Characterization of WHIRLY1 functions in cereal crops

Lead Research Organisation: University of Leeds
Department Name: Ctr for Plant Sciences

Abstract

Chloroplasts are major sensors of environmental change, particularly stress perception. Plants growing in fluctuating environments require coordinated regulation of photosynthesis, growth and defence. The current lack of understanding of how chloroplast and nuclear gene expression are co-regulated under abiotic stress conditions is a major impediment to crop improvement. This project, which concerns the functional characterization of WHY1, is based on recent work in the applicant's laboratory that demonstrated this protein as an important player in chloroplast and nuclear biology, with roles in signalling between these organelles. WHY1 is a member of the WHIRLY family of single-stranded DNA-binding proteins that is found in both plastids and the nucleus, fits well into BBSRC's strategic priorities in the area of "sustainably enhancing agricultural production", particularly in the topic of "greater resilience of crops to abiotic stresses". WHY1 acts as a transcription activator for pathogen-related gene expression in the nucleus and as a repressor for the kinesin-like protein 1 that modulates telomere length. In chloroplasts, WHY1 is required for plastid genome stability and plastid gene transcription. However, much remains uncertain concerning how WHY1 participates in the regulation of leaf development and stress tolerance. Moreover, WHY1 appears to be essential for plastid ribosome biogenesis in maize but not in other species. This project combines the expertise of the Foyer lab on WHIRLY proteins with that of Biogemma in cereal transformation and the creation of new traits suitable for plant breeders. These studies will provide new knowledge concerning WHY1 functions in cereals and shed new light on chloroplast to nucleus retrograde signalling mechanisms under optimal and stress conditions. The objectives of this proposal are:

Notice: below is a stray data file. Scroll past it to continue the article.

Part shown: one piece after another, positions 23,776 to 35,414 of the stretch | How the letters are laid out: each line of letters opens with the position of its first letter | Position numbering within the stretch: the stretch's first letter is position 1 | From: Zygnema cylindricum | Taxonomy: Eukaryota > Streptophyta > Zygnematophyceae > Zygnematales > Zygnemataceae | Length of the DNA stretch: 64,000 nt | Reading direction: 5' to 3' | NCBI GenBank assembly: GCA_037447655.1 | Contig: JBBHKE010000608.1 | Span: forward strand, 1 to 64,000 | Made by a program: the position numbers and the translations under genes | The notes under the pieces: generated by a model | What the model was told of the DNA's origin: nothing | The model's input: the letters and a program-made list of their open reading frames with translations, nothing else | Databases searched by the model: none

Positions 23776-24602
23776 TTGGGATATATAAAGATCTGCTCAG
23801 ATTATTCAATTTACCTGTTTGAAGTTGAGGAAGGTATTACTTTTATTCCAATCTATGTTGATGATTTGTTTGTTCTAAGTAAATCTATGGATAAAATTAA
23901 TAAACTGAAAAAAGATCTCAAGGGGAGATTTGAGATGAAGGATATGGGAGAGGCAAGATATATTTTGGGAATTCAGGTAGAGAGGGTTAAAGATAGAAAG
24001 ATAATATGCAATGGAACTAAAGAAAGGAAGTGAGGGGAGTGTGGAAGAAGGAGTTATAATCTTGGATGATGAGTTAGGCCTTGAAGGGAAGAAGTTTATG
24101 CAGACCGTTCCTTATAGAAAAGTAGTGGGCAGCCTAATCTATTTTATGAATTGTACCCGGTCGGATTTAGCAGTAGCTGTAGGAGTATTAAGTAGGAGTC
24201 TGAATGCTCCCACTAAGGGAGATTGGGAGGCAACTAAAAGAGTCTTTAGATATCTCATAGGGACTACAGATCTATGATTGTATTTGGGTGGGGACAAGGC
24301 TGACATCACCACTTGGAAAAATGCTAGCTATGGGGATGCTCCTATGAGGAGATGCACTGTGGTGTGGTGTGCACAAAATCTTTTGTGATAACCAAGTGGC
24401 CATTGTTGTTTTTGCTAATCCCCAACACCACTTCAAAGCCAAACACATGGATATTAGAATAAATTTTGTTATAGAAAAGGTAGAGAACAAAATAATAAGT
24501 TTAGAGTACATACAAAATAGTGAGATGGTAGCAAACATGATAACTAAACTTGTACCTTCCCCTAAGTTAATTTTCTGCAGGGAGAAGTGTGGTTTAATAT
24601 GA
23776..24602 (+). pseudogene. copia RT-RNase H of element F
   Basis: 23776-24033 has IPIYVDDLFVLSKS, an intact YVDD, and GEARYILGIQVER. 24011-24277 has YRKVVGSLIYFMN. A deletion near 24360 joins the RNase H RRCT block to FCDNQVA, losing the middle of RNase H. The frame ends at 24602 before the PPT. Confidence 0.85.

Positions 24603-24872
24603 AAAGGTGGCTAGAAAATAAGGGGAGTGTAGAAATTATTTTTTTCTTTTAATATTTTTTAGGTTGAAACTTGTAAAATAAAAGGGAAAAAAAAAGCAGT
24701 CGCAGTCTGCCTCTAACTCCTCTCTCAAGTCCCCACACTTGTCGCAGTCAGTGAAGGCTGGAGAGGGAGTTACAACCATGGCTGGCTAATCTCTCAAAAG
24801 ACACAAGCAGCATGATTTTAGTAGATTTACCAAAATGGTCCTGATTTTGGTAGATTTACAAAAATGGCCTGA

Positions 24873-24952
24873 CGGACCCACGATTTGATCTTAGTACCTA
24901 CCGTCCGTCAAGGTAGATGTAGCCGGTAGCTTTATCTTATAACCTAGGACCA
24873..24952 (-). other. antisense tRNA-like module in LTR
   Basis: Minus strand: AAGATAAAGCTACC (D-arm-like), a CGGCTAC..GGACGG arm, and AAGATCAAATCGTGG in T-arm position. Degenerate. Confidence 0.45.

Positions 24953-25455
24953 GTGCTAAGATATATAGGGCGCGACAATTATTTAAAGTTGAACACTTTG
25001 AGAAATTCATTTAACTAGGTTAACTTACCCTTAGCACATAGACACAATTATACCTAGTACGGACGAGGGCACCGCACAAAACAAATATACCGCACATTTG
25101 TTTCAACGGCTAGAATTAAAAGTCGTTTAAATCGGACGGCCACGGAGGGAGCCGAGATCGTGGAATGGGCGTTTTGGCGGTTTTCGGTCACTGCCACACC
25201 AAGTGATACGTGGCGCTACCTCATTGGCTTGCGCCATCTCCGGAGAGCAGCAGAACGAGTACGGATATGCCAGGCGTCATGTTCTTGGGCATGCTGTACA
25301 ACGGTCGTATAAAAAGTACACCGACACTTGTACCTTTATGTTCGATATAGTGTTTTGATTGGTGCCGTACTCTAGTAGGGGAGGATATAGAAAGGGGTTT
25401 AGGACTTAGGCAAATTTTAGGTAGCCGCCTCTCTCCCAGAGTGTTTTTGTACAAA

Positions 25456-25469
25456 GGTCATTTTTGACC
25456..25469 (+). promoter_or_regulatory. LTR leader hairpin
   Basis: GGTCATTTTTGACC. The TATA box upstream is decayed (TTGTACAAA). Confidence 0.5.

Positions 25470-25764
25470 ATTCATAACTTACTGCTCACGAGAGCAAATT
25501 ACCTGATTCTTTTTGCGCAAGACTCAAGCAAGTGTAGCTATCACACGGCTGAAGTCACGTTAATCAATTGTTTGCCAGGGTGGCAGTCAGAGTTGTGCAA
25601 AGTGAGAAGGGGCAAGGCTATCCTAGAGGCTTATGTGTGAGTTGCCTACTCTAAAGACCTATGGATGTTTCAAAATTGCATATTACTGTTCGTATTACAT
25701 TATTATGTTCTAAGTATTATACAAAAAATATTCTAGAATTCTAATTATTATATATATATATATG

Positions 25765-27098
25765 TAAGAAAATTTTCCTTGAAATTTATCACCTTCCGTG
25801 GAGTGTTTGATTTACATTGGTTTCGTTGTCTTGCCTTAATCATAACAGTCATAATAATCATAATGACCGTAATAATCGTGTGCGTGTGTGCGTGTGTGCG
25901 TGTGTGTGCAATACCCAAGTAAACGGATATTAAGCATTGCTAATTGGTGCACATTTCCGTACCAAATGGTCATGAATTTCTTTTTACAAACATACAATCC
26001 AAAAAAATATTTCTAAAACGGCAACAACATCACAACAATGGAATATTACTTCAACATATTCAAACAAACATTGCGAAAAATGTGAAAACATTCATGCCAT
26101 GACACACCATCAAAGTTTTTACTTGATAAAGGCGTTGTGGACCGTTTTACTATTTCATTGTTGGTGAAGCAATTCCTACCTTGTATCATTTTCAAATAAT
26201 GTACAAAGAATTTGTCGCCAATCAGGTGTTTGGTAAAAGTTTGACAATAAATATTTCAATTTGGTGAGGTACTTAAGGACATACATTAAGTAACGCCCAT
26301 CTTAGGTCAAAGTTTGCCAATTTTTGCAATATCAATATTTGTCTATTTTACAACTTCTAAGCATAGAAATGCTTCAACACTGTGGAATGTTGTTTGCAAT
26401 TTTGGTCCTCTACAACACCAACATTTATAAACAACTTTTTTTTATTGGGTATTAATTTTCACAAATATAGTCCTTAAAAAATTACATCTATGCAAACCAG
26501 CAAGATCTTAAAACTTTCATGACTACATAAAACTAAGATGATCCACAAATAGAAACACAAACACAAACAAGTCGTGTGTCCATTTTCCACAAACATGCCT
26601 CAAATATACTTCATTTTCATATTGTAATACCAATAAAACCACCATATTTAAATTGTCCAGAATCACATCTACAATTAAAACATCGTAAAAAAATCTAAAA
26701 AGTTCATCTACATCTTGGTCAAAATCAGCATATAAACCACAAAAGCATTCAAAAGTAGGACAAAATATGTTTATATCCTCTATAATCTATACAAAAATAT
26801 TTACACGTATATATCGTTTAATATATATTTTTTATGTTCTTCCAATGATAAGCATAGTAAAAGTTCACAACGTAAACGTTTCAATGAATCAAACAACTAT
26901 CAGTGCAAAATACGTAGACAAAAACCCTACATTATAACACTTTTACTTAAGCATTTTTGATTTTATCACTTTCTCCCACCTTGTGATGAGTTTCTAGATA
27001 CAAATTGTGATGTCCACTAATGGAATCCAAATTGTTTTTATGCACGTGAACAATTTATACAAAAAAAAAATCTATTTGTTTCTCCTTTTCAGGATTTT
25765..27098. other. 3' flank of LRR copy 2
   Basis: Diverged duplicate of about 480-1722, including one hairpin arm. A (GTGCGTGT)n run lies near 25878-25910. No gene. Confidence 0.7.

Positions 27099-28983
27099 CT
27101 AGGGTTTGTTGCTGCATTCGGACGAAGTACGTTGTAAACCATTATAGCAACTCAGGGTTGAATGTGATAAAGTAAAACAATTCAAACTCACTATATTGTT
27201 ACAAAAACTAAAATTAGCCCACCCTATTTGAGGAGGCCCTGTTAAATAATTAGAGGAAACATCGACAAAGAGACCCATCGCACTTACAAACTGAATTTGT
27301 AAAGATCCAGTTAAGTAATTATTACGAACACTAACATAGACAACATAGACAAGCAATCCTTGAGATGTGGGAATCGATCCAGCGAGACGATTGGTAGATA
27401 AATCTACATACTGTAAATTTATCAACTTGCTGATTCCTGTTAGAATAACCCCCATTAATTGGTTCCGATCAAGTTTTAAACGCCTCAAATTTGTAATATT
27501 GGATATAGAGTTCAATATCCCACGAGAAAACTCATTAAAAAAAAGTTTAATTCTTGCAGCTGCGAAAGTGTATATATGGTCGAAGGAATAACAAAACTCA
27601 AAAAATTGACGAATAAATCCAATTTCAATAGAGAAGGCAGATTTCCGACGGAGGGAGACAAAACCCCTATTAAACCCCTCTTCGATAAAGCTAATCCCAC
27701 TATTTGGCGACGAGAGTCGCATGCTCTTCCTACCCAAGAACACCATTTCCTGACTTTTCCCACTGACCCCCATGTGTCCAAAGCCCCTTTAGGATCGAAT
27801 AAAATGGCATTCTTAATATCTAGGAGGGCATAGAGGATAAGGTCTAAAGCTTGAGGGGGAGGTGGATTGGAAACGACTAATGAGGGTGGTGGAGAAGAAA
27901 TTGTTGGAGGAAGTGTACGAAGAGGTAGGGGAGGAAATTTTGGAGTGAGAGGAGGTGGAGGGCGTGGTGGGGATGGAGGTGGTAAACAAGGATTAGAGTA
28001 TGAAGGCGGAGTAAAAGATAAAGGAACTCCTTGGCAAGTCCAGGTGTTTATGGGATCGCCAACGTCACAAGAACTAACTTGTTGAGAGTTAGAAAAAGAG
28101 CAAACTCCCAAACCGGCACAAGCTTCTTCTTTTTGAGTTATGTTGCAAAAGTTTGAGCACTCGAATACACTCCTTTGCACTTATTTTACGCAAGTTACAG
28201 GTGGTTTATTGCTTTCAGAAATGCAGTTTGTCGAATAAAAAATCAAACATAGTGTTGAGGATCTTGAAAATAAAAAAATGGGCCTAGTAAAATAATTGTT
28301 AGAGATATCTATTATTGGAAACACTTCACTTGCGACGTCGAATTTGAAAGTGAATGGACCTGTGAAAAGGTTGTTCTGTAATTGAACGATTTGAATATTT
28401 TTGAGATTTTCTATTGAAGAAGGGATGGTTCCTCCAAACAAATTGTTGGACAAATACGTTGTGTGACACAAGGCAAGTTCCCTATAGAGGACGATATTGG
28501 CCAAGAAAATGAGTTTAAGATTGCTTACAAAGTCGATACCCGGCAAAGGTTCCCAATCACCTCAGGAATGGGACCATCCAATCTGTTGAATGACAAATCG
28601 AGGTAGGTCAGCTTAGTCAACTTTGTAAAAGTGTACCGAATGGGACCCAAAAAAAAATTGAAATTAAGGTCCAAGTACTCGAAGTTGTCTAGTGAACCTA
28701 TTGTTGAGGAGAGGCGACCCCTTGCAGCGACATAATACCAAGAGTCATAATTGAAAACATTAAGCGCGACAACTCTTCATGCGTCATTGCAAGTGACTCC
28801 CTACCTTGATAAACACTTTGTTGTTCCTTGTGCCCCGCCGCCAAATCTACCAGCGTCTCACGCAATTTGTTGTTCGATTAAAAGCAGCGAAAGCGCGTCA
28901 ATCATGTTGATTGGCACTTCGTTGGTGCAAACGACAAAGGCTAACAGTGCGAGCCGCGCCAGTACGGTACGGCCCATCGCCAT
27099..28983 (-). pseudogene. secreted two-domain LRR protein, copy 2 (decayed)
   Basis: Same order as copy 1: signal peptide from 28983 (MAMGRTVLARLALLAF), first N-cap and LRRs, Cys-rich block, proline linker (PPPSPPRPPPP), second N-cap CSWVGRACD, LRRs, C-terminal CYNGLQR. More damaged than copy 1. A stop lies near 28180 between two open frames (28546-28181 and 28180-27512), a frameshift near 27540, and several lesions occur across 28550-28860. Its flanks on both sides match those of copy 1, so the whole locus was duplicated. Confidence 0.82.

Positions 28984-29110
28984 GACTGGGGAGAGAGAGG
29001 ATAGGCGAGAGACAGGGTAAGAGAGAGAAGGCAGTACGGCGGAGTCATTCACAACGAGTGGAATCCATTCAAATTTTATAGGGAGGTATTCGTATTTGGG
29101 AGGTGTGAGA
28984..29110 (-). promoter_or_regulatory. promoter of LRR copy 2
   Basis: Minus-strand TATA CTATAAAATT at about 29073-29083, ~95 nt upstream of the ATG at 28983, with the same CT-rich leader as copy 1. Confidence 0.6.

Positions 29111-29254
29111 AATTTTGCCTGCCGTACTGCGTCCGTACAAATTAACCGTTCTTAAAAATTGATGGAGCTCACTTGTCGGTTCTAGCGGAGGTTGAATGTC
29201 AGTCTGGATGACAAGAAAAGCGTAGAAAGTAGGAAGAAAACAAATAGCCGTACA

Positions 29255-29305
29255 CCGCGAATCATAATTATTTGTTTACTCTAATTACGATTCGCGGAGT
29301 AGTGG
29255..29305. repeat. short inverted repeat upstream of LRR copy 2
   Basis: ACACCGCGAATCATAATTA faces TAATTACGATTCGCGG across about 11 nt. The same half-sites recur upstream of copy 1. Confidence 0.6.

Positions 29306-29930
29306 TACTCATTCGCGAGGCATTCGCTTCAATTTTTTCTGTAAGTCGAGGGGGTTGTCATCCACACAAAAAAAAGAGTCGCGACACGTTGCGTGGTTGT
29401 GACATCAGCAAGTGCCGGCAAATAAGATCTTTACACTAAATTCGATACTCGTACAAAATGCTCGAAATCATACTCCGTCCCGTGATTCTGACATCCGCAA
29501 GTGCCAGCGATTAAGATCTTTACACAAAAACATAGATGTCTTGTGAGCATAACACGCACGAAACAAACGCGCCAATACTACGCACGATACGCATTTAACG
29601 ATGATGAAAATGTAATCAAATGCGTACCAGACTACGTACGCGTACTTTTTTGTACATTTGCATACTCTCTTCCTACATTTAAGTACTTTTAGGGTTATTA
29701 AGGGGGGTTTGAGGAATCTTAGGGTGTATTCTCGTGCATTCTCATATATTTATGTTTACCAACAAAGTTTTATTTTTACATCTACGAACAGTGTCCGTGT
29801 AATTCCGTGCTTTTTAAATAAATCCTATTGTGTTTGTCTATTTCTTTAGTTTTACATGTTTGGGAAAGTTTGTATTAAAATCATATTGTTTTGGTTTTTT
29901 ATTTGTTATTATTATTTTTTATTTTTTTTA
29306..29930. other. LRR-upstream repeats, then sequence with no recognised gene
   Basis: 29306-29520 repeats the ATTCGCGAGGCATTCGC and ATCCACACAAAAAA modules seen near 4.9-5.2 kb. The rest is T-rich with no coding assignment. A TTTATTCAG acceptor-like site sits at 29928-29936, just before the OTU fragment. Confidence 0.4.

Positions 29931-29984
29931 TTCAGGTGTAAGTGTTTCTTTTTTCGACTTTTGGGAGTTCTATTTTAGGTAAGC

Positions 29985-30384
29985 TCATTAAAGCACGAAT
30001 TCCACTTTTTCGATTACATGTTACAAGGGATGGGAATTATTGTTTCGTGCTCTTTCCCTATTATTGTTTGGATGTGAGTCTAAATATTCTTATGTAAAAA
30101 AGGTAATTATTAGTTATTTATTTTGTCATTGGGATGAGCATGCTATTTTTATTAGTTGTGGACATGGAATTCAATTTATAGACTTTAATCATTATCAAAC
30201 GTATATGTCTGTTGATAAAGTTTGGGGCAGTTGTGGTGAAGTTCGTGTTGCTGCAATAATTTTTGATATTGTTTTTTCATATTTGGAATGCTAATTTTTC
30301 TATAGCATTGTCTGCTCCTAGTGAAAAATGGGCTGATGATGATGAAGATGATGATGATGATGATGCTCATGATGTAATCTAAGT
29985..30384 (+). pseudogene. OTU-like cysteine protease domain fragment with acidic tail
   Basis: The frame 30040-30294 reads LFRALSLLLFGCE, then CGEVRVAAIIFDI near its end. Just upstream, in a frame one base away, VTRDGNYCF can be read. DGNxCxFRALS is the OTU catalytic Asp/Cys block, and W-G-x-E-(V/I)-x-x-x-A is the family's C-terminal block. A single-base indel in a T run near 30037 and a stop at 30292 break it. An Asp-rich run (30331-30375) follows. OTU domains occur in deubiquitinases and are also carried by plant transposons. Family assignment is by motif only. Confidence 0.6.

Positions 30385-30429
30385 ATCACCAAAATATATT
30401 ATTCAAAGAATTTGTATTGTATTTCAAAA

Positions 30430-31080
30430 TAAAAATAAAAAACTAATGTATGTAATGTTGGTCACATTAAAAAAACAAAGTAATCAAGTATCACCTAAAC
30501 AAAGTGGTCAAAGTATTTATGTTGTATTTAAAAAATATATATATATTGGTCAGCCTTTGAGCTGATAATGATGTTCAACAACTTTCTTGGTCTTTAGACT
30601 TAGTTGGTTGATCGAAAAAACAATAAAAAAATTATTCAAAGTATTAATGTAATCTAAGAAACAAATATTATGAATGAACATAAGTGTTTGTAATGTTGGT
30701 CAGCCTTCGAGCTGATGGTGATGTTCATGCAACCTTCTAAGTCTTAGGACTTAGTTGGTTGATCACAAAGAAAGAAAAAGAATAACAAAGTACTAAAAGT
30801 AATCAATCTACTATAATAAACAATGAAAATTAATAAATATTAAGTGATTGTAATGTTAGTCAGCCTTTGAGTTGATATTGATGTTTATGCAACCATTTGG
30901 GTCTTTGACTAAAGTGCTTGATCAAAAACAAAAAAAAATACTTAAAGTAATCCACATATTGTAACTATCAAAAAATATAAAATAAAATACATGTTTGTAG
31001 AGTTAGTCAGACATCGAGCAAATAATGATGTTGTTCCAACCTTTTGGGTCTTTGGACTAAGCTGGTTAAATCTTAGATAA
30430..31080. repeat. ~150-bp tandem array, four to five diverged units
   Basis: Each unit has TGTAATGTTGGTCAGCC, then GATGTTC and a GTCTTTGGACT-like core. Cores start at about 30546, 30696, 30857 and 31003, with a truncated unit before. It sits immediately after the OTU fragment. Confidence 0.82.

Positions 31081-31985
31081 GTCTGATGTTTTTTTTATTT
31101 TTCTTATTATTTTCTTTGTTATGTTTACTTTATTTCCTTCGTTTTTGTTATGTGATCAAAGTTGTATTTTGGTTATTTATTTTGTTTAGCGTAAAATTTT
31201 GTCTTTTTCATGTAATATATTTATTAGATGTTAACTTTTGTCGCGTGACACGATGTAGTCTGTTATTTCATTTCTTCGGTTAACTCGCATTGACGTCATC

1) To produce and characterise transgenic RNAi wheat plants lacking WHY1. (Milestone 1: generation of transgenic wheat lines with altered WHY1 expression).
2) To generate and characterise transgenic maize plants over-expressing WHY1 in either the mesophyll or bundle sheath chloroplasts. (Milestone 2: generation of transgenic maize lines with altered WHY1 expression)
3) To determine the effects of modified WHY1 expression on plant responses to low nitrogen availability, drought and high light stresses to link these changes to chloroplast to nucleus signalling (Milestone 3: Generation of transcript and metabolite profile data).
The transgenic lines and wild types will be used together with why1 and why2 Mu transposon-induced maize mutants to explore the roles of the WHY1 protein in the chloroplasts and nuclei of mesophyll and bundle sheath cells during leaf development in absence or presence of stress (high light, drought, low nitrogen). The mechanisms of redox regulation of the WHY1 protein in chloroplasts will be characterised. In addition to physiology, biochemistry and cell biology approaches to study photosynthesis and leaf development, the student will use RNAseq and metabolite profiling on specific lines under selected conditions. qPCR techniques and screens with lincomycyin and other inhibitors will be used to characterise chloroplast to nucleus signalling pathways. The effects of WHY1 deficiency on root phenotypes will also be compared in wild type and transgenic lines grown under optimal and stress conditions. Field behaviour and yield impacts will be assessed in selected lines.

Publications

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Studentship Projects

Project Reference Relationship Related To Start End Student Name
BB/M011151/1 30/09/2015 29/09/2023
1824370 Studentship BB/M011151/1 01/12/2016 30/05/2017 Catriona Walker